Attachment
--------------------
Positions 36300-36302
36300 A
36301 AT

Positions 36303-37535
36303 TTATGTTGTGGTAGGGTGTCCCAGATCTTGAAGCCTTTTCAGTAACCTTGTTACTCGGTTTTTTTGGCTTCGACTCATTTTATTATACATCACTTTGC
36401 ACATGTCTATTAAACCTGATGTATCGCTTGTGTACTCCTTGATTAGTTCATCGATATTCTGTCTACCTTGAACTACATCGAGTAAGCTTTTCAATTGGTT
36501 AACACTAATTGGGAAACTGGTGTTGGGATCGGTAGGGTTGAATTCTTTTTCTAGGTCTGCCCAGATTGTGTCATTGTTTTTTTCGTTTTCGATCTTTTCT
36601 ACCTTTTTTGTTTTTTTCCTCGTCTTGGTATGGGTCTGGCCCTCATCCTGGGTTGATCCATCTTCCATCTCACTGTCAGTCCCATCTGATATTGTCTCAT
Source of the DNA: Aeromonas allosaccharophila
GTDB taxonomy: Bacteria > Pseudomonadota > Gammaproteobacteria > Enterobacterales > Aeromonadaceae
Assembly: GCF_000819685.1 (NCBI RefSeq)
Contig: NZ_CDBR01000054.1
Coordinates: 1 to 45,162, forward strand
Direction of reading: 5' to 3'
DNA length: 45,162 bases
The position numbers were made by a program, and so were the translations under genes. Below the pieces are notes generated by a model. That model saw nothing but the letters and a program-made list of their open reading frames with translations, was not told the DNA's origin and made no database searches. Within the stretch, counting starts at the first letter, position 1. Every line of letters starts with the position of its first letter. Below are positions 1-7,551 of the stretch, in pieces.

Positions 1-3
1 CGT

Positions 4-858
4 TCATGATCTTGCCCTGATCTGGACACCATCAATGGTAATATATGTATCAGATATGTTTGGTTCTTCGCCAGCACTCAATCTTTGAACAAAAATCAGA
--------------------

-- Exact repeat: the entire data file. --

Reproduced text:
Positions 36300-36302
36300 A
36301 AT

Positions 36303-37535
36303 TTATGTTGTGGTAGGGTGTCCCAGATCTTGAAGCCTTTTCAGTAACCTTGTTACTCGGTTTTTTTGGCTTCGACTCATTTTATTATACATCACTTTGC
36401 ACATGTCTATTAAACCTGATGTATCGCTTGTGTACTCCTTGATTAGTTCATCGATATTCTGTCTACCTTGAACTACATCGAGTAAGCTTTTCAATTGGTT
36501 AACACTAATTGGGAAACTGGTGTTGGGATCGGTAGGGTTGAATTCTTTTTCTAGGTCTGCCCAGATTGTGTCATTGTTTTTTTCGTTTTCGATCTTTTCT
36601 ACCTTTTTTGTTTTTTTCCTCGTCTTGGTATGGGTCTGGCCCTCATCCTGGGTTGATCCATCTTCCATCTCACTGTCAGTCCCATCTGATATTGTCTCAT
Source of the DNA: Aeromonas allosaccharophila
GTDB taxonomy: Bacteria > Pseudomonadota > Gammaproteobacteria > Enterobacterales > Aeromonadaceae
Assembly: GCF_000819685.1 (NCBI RefSeq)
Contig: NZ_CDBR01000054.1
Coordinates: 1 to 45,162, forward strand
Direction of reading: 5' to 3'
DNA length: 45,162 bases
The position numbers were made by a program, and so were the translations under genes. Below the pieces are notes generated by a model. That model saw nothing but the letters and a program-made list of their open reading frames with translations, was not told the DNA's origin and made no database searches. Within the stretch, counting starts at the first letter, position 1. Every line of letters starts with the position of its first letter. Below are positions 1-7,551 of the stretch, in pieces.

Positions 1-3
1 CGT

Positions 4-858
4 TCATGATCTTGCCCTGATCTGGACACCATCAATGGTAATATATGTATCAGATATGTTTGGTTCTTCGCCAGCACTCAATCTTTGAACAAAAATCAGA